It is so much easier to get things done if you can mimic somebody’s style.  When I taught, I had a tremendous list of teachers I could imitate.  But not so as a manager.  I have never had a really good manager to look up to as a role model, nobody I can think about that and ask myself, “what would so-and-so do?”  My last boss, the one just before the current one (who I will not be talking about at all in this post, of course), was a great guy.  He is a genius, and I respect him a great deal and like him personally (though he’s not without his faults).  He didn’t like managing, and he wasn’t good at it.  He told me so, and he was right.  I’ve had a couple of other bosses who I liked, but most of them were disorganized, emotional, egotistical trainwrecks.  

So, by default, I am aping the style of the protagonist, Jack Reacher, of Lee Child’s series of deservedly popular thrillers.  I started reading these books about three weeks ago because they were recommended to me by someone who has never steered me wrong.  They are amazingly well-written, engaging, funny, and apparently addictive.  I have now read all but two or three, I think.  I have read One Shot, The Enemy, The Hard Way, Pursuader, Killing Floor, Die Trying, Running Blind, and am currently reading Without Fail.  I have two others on order (bookmooch).

Reacher grew on military bases all over the world and went to West Point.  Then he was a military policeman for 13 years before the Great RIF of the early 1990s, when he was honorably discharged at the rank of Major.  He becomes a drifter of sorts, and runs into trouble of various sorts.  Most of Child’s novels seem to take place during this time of drift, after Reacher left the military. 

There are similarities between Jack Reacher and myself. 

  • Reacher prefers to use his head to solve the mysteries with which he is confronted.  So do I. 
  • Reacher is about six and one-half feet tall.  I am exactly six and one-half feet tall.  He outweighs me by twenty to fifty pounds (depending on the book), but only because he is clearly more muscular.
  • Reacher does not carry a gun.  Neither do I.
  • We are both blonde.
  • People often find Reacher intimidating and scary.  Same here.  Perhaps I should smile more, but Reacher says he tried that when he was younger, and that people became even more terrified of him.  So maybe there’s no reason to work on that.
  • Reacher is a fictional character created by Lee Child.  I don’t know who created me, but I have been called a character.  I could be fictional, too.  How would I know?

There are a lot of differences, too.  But most of them are surprisingly unimportant, in the scheme of things.  Reacher can be extremely violent.  For example, in Pursuader, Reacher is attempting to save an FBI agent and find a guy he thought had killed one of his subordinates from his MP days.  All of these people are holed up in a house in Maine.  Reacher sneaks up to the guard house in front of the compound.  He has been in there before, so he knows where the guard is sitting, and sneaks to a position right under a nearby window and taps on the glass with a fingernail a few times, then a few more.  The guy gets up and presses his face against the glass, trying to see down, thinking it is mouse or something.  Reacher, who has wrapped his hand in a shirt, punches the guy through the glass, breaking his nose, then steps in and disarms him.  Then he asks the guy whether he will attempt to get his gun and shoot him.  The guy says he won’t.  Then,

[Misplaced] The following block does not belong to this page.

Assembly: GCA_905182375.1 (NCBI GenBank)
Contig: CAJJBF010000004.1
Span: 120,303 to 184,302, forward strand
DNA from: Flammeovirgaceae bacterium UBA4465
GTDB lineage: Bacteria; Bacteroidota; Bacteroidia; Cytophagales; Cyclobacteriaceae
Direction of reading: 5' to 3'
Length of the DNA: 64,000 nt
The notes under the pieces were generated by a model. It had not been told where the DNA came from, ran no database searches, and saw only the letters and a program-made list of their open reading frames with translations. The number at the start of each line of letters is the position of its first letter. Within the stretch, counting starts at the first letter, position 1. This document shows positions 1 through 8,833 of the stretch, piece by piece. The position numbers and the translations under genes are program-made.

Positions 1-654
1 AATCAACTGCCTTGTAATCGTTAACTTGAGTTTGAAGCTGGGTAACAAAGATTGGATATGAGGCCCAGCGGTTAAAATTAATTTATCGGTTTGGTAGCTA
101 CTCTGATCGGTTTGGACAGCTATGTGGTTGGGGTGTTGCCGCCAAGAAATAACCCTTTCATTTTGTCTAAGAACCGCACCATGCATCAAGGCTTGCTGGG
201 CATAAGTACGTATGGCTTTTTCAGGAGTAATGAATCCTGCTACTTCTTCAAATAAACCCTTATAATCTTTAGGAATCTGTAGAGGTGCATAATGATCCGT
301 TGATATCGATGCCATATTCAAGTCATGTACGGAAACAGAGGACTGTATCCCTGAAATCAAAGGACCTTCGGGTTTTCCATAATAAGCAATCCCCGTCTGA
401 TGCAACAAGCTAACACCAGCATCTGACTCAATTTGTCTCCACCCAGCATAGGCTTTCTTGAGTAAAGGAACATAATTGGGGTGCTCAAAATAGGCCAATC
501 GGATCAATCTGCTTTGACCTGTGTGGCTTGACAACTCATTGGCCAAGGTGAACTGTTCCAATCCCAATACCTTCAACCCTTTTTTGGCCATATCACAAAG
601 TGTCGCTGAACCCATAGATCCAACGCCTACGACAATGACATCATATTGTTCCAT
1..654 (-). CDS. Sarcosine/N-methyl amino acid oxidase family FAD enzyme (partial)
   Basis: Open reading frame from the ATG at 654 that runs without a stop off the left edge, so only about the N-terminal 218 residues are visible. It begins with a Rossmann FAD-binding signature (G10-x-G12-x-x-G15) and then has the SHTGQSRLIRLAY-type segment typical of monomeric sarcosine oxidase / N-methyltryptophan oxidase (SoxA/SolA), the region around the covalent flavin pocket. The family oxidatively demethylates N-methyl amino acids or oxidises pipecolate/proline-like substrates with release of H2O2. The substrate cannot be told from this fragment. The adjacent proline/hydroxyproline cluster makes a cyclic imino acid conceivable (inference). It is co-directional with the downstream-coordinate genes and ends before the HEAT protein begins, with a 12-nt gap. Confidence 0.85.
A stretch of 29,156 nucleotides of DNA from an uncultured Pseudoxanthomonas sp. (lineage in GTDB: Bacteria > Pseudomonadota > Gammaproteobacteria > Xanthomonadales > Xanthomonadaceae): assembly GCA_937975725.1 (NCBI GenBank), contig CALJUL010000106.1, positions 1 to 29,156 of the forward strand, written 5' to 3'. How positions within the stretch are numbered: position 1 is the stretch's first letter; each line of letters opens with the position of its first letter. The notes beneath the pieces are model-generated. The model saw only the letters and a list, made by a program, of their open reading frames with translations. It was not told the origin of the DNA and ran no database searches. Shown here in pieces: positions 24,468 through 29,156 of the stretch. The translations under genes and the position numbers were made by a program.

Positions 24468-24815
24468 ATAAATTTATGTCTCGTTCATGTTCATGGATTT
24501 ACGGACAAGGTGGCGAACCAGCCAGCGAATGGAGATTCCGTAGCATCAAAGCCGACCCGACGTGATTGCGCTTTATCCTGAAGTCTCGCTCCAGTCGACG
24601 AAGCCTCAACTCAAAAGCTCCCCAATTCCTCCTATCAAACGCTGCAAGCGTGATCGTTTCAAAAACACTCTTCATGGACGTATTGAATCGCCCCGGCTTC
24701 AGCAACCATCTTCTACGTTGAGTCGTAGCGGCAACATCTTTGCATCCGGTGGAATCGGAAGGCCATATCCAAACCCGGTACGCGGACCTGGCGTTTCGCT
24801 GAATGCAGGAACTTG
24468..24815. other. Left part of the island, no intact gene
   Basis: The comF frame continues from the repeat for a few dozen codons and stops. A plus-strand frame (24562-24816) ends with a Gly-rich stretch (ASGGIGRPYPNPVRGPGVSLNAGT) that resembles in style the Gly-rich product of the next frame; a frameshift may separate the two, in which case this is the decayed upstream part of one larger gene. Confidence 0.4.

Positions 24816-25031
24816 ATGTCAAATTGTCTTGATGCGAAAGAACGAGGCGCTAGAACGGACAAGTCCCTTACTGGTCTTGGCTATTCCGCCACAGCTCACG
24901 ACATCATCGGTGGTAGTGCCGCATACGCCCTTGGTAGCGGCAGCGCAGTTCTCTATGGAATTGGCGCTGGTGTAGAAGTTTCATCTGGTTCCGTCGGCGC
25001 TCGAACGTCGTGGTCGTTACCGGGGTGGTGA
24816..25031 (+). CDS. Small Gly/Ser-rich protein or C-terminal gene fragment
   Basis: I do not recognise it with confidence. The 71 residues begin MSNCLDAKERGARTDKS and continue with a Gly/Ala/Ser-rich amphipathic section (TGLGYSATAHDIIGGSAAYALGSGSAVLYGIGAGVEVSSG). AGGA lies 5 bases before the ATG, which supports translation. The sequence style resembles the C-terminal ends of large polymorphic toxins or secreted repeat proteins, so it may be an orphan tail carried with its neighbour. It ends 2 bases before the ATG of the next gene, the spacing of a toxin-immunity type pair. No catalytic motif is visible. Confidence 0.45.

I paused for a moment and thought about asking him some more questions.  He might be reluctant.  But I figured I could slap him around some and get all the answers he had to give.  But in the end I figured those answers didn’t matter very much. . . . I just stepped away and was trying to decide what to do when he made up my mind for me by reneging on his promise.  He came up off the floor and made a dive for the handgun on the sofa.  I caught him with a wild left to the throat.  It was a solid punch, and a lucky one.  But not for him.  It crushed his larynx.  He went down on the floor again and suffocated.  It was reasonably quick.  About a minute and a half.  There was nothing I could do for him.  I’m not a doctor.

I am a doctor (but not of medicine) and I’m not violent.  So that’s two differences.  But I’m not violent because I try to tackle problems that don’t require violence to solve.  Reacher was an MP, which, as portrayed in these novels, requires violence as part of the basic problem-solving toolkit.  That’s one of the reasons they carry guns.  Reacher doesn’t go looking for violence (except when it is important to exact revenge, or accomplish an important task.)  He just works doggedly to accomplish his goals and doesn’t shy away from use of force.  It’s just that the problems he tackles (kidnapping, murder, counterfeiting, gun-running, etc.) often require a partially violent solution.

So I’m starting another occasional series here which I will tentatively call What Would Reacher Do?  First tip for the new manager is the following:  You have nothing to fear

Reacher has nothing to fear.  He is huge and well-trained and wicked smart.  He has sources he can rely upon for information.  And he is a fictional character.  He can’t be killed, because there wouldn’t be a next book.